Mask rules excessive
In the wake of recent attacks on convenience store clerks who asked customers to wear masks, I totally agree with your editorial in the Taipei Times on Nov. 23 (page 8).
You wrote: “The incidents hint at a growing frustration with mask mandates that many view as no longer necessary” and “The [Central Epidemic Command Center] CECC could consider adjusting its rules further to ease mask fatigue.”
I believe the CECC should carry some of the blame for these attacks, for not lifting the mask mandate, when it is so obvious that the virus has been under control domestically for a few months. Especially having to wear a mask outdoors makes no sense whatsoever.
Taiwanese are mostly law abiding and most do not mind wearing a mask, but I wonder how much longer the government will bully the people with ridiculous rules.
In most other countries, when it becomes clear that the virus is under control, the governments try and lift restrictions to help and get life for its citizens back to normal, and also get the economy going again. Not in Taiwan.
Last year, after having no domestic cases for more than eight months, rather than lift some mask rules, the CECC imposed even more rules in December, including the laughable rule that you must wear a mask to the swimming pool and only take it off as you enter the water.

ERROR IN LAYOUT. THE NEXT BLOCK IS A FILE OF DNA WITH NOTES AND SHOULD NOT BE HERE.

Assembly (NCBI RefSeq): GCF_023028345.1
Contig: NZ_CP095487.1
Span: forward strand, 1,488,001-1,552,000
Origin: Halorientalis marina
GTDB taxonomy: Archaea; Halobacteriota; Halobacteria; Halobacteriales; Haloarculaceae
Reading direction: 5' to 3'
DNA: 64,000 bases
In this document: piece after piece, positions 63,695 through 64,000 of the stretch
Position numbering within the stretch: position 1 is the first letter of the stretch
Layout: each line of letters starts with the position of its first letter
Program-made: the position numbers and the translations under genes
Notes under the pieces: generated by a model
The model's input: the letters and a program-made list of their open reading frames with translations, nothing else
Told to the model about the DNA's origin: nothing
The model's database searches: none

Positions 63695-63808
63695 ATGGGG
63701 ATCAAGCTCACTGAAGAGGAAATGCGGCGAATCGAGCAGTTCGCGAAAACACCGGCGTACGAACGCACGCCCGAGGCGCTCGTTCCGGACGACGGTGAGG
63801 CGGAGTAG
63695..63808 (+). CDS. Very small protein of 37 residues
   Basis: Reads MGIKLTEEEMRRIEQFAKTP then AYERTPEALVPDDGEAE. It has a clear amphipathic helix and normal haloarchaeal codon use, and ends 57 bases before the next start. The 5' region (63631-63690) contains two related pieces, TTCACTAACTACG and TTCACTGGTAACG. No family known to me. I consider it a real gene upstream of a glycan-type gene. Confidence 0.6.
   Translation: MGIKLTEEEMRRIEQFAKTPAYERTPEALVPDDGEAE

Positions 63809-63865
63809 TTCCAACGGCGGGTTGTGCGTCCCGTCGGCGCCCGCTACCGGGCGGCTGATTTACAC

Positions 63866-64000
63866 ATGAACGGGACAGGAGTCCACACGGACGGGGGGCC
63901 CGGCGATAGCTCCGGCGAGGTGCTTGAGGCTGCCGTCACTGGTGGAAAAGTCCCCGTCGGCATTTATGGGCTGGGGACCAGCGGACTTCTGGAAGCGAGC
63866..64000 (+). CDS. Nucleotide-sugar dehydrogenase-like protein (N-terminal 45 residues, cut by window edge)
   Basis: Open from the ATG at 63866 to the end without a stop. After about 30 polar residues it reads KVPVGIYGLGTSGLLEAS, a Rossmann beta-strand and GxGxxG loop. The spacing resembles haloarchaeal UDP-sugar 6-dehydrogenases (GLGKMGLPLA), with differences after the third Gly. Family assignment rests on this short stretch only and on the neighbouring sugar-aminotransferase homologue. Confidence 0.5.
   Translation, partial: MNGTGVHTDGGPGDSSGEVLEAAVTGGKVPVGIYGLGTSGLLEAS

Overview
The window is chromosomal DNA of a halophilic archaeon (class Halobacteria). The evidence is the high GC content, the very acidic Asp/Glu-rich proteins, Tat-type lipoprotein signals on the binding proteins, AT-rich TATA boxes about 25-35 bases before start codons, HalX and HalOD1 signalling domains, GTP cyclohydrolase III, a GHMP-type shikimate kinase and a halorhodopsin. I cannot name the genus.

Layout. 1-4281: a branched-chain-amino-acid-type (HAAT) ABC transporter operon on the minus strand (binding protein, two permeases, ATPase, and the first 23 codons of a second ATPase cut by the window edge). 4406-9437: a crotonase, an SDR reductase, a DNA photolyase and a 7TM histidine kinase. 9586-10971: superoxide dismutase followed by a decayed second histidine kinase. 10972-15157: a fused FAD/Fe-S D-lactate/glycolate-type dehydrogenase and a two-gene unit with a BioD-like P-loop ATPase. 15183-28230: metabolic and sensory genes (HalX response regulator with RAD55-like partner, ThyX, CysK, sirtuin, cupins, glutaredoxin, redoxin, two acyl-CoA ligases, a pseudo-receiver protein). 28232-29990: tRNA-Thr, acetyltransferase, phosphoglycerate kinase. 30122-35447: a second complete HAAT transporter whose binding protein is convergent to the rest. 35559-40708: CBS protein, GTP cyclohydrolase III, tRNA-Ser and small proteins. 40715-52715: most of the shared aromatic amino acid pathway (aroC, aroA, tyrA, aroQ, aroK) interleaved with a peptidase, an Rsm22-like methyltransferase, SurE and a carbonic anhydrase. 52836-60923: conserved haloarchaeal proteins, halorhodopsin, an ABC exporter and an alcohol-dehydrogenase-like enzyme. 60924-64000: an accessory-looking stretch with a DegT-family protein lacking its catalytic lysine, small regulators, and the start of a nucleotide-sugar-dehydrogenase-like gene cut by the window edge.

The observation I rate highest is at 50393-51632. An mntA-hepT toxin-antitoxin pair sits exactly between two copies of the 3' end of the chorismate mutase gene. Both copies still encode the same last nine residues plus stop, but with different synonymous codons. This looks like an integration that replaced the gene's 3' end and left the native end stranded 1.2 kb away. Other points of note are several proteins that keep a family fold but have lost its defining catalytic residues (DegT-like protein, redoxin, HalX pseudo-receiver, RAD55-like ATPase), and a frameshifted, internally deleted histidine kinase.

I have no doubt that if someone should ask questions about the silly mask rules, the CECC at its daily news conference would say that everyone has to be careful as there might still be some carriers out there.
Surely that is no way to live your life, in fear of what might happen. If so, we should all stay home and not go to work, because we might get in a traffic accident on the way there.
I think it is high time the CECC listens to your suggestion, follows the science and lifts unnecessary restrictions.
It seems the CECC conveniently forgot that last year during the first outbreak in Taiwan, the virus was brought under control without making masks mandatory. It was only required on public transport. Masks were not mandatory in buildings and certainly not outdoors.
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